Entries by danatwater

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New Paper in ‘Ecography’

Reconstructing changes in the genotype, phenotype, and climatic niche of an introduced species Atwater, Sezen, Goff, Kong, Paterson & Barney (link) Invasive species must deal with enormous environmental variation in their introduced ranges. Some evolve rapidly, and others tolerate a wide variety of conditions. We examined how one invader, Johnsongrass, has responded to environmental variation in North America. This devastating […]

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Hokie Half 2015

The 2015 Hokie Half Marathon is officially vanquished! I set a PR (1:38:22) and had a lot of fun. The weather was absolutely beautiful and there over 1200 runners. It was a great time. Thank you to my cheer squad for keeping me going!

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ESA 2015 – Baltimore

On Thursday at the 2015 Ecological Society of America meeting, I presented preliminary data from an analysis of the global distributions of 1135 introduced species. We find that species experience massive niche shifts as they cross continents. The magnitude of these niche shifts depends upon the methods used to remove sampling bias. These data have significant […]

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New paper in ‘Ecology’

Testing the mechanisms of diversity-dependent overyielding in a grass species Atwater & Callaway (2016)(link) I’m very pleased to announce that Ray Callaway and I have just had a paper published in Ecology. In this paper, we find that genetically diverse populations of bluebunch wheatgrass (Pseudoroegneria spicata) yield about 50% more biomass than populations with low diversity. This […]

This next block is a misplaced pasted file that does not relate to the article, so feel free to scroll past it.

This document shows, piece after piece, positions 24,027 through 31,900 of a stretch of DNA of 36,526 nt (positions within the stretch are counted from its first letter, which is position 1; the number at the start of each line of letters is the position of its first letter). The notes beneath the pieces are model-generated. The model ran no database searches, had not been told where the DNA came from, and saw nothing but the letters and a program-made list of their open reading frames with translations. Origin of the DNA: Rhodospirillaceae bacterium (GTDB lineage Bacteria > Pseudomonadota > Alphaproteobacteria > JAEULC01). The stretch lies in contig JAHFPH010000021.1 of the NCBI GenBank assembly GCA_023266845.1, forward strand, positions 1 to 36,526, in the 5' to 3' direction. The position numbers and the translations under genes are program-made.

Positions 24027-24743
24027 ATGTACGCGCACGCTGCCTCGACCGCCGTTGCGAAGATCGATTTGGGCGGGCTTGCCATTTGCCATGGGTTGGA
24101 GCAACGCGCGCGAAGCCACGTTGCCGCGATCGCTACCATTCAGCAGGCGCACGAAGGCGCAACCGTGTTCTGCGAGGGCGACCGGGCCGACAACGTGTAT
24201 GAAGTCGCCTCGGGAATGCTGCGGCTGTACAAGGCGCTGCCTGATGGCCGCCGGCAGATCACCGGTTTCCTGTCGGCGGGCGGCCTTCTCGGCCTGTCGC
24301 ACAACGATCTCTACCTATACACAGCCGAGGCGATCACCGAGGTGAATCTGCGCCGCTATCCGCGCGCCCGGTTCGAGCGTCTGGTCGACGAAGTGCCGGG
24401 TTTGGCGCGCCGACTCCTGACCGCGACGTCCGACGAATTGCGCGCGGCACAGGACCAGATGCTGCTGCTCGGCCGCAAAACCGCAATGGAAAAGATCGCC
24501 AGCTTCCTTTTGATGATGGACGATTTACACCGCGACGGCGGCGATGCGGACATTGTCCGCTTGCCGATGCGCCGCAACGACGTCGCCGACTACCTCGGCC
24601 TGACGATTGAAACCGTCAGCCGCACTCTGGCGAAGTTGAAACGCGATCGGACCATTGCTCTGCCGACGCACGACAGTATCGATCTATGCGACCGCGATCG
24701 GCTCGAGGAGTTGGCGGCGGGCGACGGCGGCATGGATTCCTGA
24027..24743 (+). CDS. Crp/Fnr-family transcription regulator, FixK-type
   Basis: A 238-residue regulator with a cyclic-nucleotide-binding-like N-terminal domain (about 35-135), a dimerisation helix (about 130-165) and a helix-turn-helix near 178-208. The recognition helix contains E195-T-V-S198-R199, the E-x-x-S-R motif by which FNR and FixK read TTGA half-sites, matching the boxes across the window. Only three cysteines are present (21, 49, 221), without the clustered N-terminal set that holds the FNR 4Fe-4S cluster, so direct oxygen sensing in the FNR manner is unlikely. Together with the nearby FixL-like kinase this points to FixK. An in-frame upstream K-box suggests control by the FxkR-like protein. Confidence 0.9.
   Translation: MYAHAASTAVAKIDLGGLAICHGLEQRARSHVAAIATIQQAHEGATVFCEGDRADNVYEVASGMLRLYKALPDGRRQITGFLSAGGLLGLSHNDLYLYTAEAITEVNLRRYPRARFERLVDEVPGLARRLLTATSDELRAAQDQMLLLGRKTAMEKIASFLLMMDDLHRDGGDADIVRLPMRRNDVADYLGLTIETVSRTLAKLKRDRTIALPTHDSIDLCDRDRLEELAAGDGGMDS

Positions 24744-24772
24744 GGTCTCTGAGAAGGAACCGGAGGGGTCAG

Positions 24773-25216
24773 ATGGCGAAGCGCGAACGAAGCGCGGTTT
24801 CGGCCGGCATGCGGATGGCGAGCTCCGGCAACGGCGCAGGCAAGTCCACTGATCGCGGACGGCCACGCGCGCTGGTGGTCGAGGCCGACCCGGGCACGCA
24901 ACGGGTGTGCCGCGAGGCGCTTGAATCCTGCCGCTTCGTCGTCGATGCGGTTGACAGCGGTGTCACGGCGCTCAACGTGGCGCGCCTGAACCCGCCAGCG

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New Paper in ‘AoB: Plants’

Root contact responses and the positive relationship between intraspecific diversity and ecosystem productivity Yang, Callaway & Atwater (2015) (link) I’m very pleased to announced that Lixue’s manuscript has just been accepted by Annals of Botany: Plants. In this paper, we find that bluebunch wheatgrass (Pseudorogneria spicata) plants are able to recognize the identity of their neighbors even […]

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WSSA 2015 – Lexington

On Thursday, at the Weed Science Society of America meeting in Lexington, I presented the results of a large scale survey of phenotypic differentiation in 499 accessions of Johnsongrass (Sorghum halepense) from 70 populations throughout the United States. Jacob Barney — my postdoctoral advisor — was initially scheduled to present, but I took his place […]